A government planning option for Thoroughbred Park to be redeveloped without the racetrack put the skitters through Canberra’s horse racing community on the industry’s most significant day of the year.
The Melbourne Cup Day release of draft District Strategies and the draft Territory Plan included concept plans for the Inner North site with or without the racetrack, shocking the Canberra Racing Club, which has plans to redevelop part of the land to diversify its income and secure its future.
Club CEO Darren Pearce said the club knew nothing about the option despite talking with the government for some time about its plans, which will require a change to the Territory Plan.
“It felt akin to being a company in the middle of an AGM and getting a tap on the shoulder that a hostile takeover bid has been launched,” Mr Pearce said.
“It was a real shock to the system.”
The reaction sent the government into damage control, and the Canberra Liberals seized on the document alleging the government was plotting the demise of horse racing in the ACT.
“This is an utter disgrace and what we see here is clear proof that the ACT is genuinely staring down the barrel of being the only jurisdiction in Australia without horse racing,” Gaming spokesperson Mark Parton said.
But the government said the District Strategy option was not a plan to end horse racing.
“The racetrack will remain at the current site in Lyneham for as long as Canberra Racing Club wish to stay there,” the spokesperson said.
Chief Minister Andrew Barr also reassured the industry, saying the option would only be pursued if that’s what the club wanted to do, guaranteeing its future on the site.
“It’s up to Canberra Racing Club how much housing they want on the site,” Mr Barr said.
“If they want to move off-site, that’s allowed for as an option … but I imagine they will want to settle on that site and build around it.
“I hope they will bring the harness racing club into the precinct as well; that will free up space in Exhibition Park for a number of projects.
“All the district plan does is enable the fullest extent of the TPV [Territory Plan Variation] – that’s why there are two options.”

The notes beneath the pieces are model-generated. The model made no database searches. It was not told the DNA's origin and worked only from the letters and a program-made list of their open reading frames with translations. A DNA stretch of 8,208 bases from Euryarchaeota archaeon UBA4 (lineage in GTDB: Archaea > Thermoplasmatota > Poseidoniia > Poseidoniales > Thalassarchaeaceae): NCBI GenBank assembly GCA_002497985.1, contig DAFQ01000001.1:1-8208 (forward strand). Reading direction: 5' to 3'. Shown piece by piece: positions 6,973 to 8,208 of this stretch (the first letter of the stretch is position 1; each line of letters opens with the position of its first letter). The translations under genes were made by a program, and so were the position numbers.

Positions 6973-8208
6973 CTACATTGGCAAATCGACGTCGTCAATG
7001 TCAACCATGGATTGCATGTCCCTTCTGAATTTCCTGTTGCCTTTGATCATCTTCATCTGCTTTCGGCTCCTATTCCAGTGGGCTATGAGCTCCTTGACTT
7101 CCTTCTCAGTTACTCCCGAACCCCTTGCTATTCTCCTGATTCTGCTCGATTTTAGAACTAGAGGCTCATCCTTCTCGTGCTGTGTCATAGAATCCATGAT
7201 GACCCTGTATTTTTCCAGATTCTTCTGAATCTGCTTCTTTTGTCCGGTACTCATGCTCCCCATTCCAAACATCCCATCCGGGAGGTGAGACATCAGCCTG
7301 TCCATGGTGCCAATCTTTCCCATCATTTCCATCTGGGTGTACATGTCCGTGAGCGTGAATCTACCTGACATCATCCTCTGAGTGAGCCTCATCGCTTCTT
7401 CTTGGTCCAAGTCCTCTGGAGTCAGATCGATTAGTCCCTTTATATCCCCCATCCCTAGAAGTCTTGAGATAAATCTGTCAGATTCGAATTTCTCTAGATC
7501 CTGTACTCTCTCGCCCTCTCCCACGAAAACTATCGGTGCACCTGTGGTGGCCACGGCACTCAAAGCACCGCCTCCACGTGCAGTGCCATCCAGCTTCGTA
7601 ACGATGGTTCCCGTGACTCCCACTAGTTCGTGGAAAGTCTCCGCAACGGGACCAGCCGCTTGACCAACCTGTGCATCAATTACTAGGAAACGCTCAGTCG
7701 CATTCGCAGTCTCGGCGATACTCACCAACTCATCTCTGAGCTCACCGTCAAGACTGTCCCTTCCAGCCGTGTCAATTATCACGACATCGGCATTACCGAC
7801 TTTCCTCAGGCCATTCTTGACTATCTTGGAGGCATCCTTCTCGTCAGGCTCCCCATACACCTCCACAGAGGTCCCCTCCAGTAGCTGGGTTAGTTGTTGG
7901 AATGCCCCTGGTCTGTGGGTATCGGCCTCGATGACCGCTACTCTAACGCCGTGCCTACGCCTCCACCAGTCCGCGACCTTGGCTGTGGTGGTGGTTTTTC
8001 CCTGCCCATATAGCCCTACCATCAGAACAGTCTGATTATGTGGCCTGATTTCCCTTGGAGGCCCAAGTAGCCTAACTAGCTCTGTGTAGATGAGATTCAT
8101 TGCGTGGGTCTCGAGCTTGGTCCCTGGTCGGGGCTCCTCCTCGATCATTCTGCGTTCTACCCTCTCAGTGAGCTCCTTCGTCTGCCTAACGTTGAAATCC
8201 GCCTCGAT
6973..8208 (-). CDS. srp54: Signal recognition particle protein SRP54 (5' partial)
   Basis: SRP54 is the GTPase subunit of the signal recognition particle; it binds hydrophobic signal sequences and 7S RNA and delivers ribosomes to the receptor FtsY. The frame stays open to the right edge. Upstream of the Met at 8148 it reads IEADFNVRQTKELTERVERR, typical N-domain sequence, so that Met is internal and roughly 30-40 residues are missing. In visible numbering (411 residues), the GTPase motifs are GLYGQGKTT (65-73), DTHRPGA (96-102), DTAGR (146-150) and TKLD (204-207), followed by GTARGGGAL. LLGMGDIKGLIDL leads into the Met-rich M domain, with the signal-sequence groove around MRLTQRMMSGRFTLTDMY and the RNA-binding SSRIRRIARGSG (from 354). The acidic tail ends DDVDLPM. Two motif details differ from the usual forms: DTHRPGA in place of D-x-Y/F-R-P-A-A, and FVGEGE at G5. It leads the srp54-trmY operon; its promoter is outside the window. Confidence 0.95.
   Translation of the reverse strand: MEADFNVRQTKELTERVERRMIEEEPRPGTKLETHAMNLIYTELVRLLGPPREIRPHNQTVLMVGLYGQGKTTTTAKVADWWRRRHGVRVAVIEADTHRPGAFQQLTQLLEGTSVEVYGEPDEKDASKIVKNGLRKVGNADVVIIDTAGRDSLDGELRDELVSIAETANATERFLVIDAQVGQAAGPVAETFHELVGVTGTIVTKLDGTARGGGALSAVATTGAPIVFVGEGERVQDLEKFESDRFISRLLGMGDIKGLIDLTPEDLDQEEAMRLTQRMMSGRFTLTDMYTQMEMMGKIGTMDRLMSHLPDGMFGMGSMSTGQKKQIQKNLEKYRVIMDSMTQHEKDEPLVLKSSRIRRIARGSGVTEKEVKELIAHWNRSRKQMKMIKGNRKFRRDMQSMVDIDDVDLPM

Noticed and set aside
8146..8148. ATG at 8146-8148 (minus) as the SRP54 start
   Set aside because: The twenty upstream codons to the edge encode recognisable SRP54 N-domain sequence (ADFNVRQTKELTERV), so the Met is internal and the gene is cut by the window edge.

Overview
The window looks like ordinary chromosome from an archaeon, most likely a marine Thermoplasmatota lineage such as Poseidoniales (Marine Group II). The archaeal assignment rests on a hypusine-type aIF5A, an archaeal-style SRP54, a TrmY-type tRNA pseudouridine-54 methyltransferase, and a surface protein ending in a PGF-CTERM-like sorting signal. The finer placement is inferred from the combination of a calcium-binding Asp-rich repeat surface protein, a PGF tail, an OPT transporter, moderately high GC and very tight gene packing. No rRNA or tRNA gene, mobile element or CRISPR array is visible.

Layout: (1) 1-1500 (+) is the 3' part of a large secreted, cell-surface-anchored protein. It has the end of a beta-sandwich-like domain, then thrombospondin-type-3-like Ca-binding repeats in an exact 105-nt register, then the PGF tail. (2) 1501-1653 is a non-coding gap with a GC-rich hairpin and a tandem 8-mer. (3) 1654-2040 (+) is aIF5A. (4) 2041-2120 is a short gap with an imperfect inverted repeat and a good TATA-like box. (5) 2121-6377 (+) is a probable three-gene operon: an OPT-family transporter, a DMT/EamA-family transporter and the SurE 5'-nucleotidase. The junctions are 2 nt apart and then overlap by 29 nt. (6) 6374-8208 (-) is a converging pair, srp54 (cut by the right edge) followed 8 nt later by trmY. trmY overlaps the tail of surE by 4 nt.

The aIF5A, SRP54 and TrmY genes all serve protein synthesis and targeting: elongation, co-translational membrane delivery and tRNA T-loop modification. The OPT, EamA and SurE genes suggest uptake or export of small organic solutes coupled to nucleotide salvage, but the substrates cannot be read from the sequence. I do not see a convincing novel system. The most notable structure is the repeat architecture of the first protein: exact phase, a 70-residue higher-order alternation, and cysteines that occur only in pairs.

But Mr Pearce said that without context, notice or even offering an alternative site, the planning statement came as a shock.
“There are a lot of employees of the club, racing industry participants who had a sleepless night last night worrying about what it meant for them, their careers, and their businesses and their families,” he said.
Mr Pearce said it was really important for the Chief Minister to clarify the position.
He said the first option presented was a profound step forward for the club’s development plans and was aligned with its master plan.
But Mr Pearce stressed property development was not the club’s first calling.
“Our charter is not to become property developers at the expense of the racing industry in the community we serve,” he said.
“We’re a not-for-profit enterprise and the net proceeds of the master plan development will be reinvested for the betterment of racing, horse welfare and the community.”
Both Options A and B outlined a development path that included high-density housing close to light rail, community and retail facilities, parks and tree cover, but Option B included a green corridor through the current racetrack.
It did say the racecourse would be retained until an alternative site proves appropriate and viable.
A government spokesperson said they had been working with the club since February 2020 on a range of options for the future of the site.
“Canberra Racing Club had proposed a range of possibilities for the future of the site as a means of diversifying the club’s income, including the construction of housing on part of the site,” the spokesperson said.
“The ACT Government supports investigation of these options.
“The draft Inner North District Strategy released yesterday contains a range of ideas for the community to consider.”
Mr Pearce said the club had no plans to move from its current site.
“That’s what the master plan is all about,” he said. “Building a race course from scratch is not an inexpensive exercise.
“We will be pursuing vigorously Option A in the plan, which is great for the community.”
Mr Barr said the release of the planning document on Melbourne Cup day was coincidental.